Sometimes it is necessary to sit with their distress for a while to help them find the underlying cause of things. Take your cues from them and be mindful and attentive in your engagement of someone in distress. You can’t always resolve matters but sometimes just listening helps people find their own resolution.
If I can also show that I might be able to help resolve the immediate tension through practical, real-world action, then that can help build trust that can then lead to a deeper engagement.
MLA: What are some of your tips to encourage people to seek help for men?
L: Trust is the most important thing. Find someone you trust that will give you honest feedback, not someone who just tells you what you want to hear or reaffirms where you are stuck.
If you’ve got an issue, explore it with someone – a mate, family or consider talking to a professional. There are lots of different ways to seek help nowadays – face to face, phone or online chat or a variety of helplines. Find what works best and do it on your terms. Find your safe space and comfort zone with an individual or organisation who will work at your pace.
Also recognise that having troubles is very normal – 1 in 4 Australians experiences some type of mental health issue in the course of their lives and all sorts of life events can act as triggers for the likes of anxiety and depression.
MLA: Do you have any examples of men who struggled to open up… but then managed to turn a corner?
L: There are many in my experience. In one example a few years ago, I persevered in developing a relationship with an angry ex alcoholic father who had struggled in ‘the system’ for a long time.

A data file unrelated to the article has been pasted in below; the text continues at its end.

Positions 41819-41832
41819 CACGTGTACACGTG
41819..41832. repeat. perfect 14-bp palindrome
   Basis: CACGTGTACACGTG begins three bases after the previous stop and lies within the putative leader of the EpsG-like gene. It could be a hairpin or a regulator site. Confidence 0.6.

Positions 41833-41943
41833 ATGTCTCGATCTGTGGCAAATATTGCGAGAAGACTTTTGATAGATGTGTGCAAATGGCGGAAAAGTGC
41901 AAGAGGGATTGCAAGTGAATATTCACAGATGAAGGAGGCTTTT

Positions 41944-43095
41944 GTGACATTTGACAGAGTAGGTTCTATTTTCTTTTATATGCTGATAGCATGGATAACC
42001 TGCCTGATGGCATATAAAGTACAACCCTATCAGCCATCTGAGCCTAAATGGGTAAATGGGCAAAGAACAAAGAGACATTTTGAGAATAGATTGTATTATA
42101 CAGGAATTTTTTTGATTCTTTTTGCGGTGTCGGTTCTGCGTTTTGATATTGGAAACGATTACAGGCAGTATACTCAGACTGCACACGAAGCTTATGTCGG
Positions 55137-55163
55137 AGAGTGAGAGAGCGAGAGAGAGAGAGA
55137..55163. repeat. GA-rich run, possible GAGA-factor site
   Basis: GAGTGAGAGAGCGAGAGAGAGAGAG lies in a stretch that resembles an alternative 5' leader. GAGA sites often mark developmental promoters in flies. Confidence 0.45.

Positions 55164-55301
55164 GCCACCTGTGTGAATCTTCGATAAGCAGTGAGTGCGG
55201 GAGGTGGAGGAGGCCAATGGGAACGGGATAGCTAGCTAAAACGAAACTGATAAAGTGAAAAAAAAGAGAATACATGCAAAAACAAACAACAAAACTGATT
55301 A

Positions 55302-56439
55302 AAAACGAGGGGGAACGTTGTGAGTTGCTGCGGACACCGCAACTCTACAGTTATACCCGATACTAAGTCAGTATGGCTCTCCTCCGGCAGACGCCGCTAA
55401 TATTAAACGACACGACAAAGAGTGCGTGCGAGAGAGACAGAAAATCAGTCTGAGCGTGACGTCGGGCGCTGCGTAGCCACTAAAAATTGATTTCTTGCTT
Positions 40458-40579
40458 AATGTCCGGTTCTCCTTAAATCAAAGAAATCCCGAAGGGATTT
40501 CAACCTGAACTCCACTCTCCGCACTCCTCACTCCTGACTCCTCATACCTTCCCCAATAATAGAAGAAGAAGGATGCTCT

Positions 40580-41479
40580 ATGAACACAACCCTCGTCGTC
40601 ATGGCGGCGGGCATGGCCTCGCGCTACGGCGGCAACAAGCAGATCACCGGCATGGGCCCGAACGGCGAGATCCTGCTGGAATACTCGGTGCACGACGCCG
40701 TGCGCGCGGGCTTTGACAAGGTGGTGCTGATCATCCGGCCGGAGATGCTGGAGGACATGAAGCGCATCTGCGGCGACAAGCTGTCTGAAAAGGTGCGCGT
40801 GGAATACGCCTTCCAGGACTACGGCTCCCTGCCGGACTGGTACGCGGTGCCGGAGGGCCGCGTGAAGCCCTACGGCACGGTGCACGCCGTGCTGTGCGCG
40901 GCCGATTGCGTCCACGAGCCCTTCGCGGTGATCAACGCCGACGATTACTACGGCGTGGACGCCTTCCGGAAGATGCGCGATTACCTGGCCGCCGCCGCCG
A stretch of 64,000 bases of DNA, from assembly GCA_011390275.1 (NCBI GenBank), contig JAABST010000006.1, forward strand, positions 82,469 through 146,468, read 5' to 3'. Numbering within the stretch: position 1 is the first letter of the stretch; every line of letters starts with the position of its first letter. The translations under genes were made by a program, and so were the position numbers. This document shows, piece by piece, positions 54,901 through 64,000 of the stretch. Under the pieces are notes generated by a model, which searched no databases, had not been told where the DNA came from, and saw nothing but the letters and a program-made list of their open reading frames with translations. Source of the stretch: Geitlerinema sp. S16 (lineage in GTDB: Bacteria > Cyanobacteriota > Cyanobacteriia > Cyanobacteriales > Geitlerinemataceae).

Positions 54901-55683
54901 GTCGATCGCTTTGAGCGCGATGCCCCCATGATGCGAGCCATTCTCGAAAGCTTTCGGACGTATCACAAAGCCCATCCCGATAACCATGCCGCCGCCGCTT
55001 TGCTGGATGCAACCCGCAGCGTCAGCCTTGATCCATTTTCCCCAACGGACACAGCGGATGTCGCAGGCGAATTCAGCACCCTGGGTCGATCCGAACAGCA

With perseverance over 18 months, working at his pace and not reacting to his anger, I helped reunite this father with his 12-year-old son who had been languishing in foster care. I was motivated by the mutual love and longing both these reluctant males had for each other, but needed the father to demonstrate he had turned a corner, could manage his anger and emotions and be an appropriate carer and role model for his son. This reunion has been successful for both parties and offered this child a loving and connected relationship with his only available parent.
MLA: What do you see as the most common issue for men in today’s world?
L: Anger blocking access to support and help for men. Anger against a person, against ‘the system’, against the helping organisation and the like. It acts as a barrier that prevents them from getting help, that presents more often in men. Anger is part of a natural defence mechanism that projects frustrations out onto the world around them and is part of the ‘fight or flight’ instinct that we all have. If people have trauma, they can be locked in a cycle of fight or flight. In general, boys tend to act out this out more and that continues into manhood, especially if they have no one to talk to. They are the people I worry the most about.
Developing resilience and mindfulness is crucial, to find more productive ways to understand ourselves and paths to deal with our issues. Developing assertiveness and managing anger greatly helps these efforts.
MLA: How you do deal with the complex social issues that you are confronted with?
L: I am able to call on extensive life and professional experience working with people in distress in a variety of contexts and cultures. My experience has helped improve my empathy for service users and my capacity to support people. I have developed personal resilience reflecting on my own troubled childhood living with family mental illness and poverty.
My military experience, with its emphasis on physical activity and comradeship provided me with two critical tools for managing the stress of my professional role: exercise and networks. I exercise regularly by cycling at lunch times and playing social soccer. The exercise gives me an opportunity for mindfulness away from the stress of work, increases my alertness and vitality ready to face the day’s challenges. My networks and social connections also play a big role in safeguarding my mental health – I value the company of others and have a good social life. I recognise the value of friendships and community connection in all-round health and happiness. Work life balance is an important element of self-care for everyone. No one has ever said on their death bed ‘I wish I’d spent more time at the office’!